The 57th annual general conference of the Nigerian Bar Association offered various stakeholders a unique platform to offer their unique perspectives on issues of general interest, with a view to eliciting a desired response from relevant stakeholders.
The Governors’ forum was one of such platforms, which allowed chief executives of states in the federation to offer their take on national issues. This year’s forum was graced by Gov. Rotimi Akeredolu of Ondo State (himself a former president of the NBA), Kano State governor Abdullahi Umar Ganduje, and the representative of Gov. Nyesom Wike of Rivers State, in the person of Attorney-General and Commissioner for Justice Emmanuel C. Aguma, SAN.
Moderated by the Country Director of the MacArthur Foundation, Dr. Kole Shettima, the session sought to examine the question of building strong institutions as opposed to promoting strong men, from the standpoint of executive leaders such as these governors. While the three leaders on stage agreed that strong institutions were an absolute imperative for good governance, Gov. Ganduje was of the opinion that these institutions must be built by strong men in the first instance. AG Aguma enumerated the areas in which the Rivers State government was entrenching institutions founded on the rule of law in its domain, citing the example of the judicial crisis that engulfed the state prior to the inception of the present administration, and the fact of the government’s continued support for a free and independent judiciary.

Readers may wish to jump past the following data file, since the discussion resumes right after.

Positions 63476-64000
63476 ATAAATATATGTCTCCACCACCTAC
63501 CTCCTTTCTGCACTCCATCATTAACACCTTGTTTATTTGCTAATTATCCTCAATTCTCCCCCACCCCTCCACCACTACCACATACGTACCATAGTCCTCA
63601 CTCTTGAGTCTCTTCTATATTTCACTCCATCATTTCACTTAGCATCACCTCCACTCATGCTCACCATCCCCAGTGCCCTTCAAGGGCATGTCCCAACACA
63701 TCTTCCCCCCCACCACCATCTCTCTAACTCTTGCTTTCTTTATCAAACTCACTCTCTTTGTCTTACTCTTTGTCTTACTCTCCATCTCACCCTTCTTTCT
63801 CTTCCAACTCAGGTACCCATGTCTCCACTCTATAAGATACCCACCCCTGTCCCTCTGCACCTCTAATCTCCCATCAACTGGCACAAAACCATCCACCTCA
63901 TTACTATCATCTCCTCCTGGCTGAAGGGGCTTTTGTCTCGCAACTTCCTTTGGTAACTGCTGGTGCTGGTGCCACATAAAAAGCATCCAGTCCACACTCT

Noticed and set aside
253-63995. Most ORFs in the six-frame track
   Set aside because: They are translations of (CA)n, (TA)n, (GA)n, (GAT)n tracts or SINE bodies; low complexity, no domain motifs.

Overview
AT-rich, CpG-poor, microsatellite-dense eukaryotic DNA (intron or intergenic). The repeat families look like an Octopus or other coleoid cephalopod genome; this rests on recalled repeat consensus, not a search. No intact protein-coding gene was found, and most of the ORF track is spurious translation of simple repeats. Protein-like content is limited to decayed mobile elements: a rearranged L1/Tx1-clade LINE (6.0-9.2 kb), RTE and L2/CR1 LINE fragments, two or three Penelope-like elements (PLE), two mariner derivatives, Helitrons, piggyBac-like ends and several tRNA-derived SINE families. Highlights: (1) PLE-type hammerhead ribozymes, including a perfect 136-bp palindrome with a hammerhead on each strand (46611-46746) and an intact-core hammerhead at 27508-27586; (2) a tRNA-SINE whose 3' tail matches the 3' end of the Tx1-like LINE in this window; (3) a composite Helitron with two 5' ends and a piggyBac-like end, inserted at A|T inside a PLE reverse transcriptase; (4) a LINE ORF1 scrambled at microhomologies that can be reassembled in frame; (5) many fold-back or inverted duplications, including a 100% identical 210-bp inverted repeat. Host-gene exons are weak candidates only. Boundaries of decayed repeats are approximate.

The three men also agreed that security was indispensable in the building and sustenance of strong institutions, as AG Aguma told the audience of the ssecurity architecture of the present administration – which has kidnappers and other criminal elements to seek their fortunes elsewhere, while Gov. Akeredolu decried the omission of Ondo State from the federal government’s amnesty programme for ex-militants as a buffer against future threats.
Gov. Ganduje also spoke of the corrosive impact of corruption as a threat to institutional integrity, and the severe measures his government’s anti-corruption agency had taken to rid the state of the scourge. On security, he spoke of Kano’s strategic location in the north of the country, and how the government was able to contain the menace of the Boko Haram insurgency by preventing the insurgents from using forested areas in the state as a base for their operations in Kano.
In response to questions from the audience during the interactive session, the three leaders also spoke of the importance of women in building strong institutions, and the need to integrate them in the arduous process of critical decision-making and policy formulation.
The last word at the forum was left for the Emir of Kano, Mohammed Sanusi II, who defined the concept of the strong man as actually a weak man – one who cannot achieve outcomes, or lead in any meaningful way except by force and by circumventing laws and rubbishing the values that govern society, in order to achieve personal aims to the detriment of the majority of the people. Strong men, the emir said, were the bane of Africa’s developmental goals, and urged civil society – especially the practitioners of the law – to protect institutions against such ‘weak men’ for society’s greater good.
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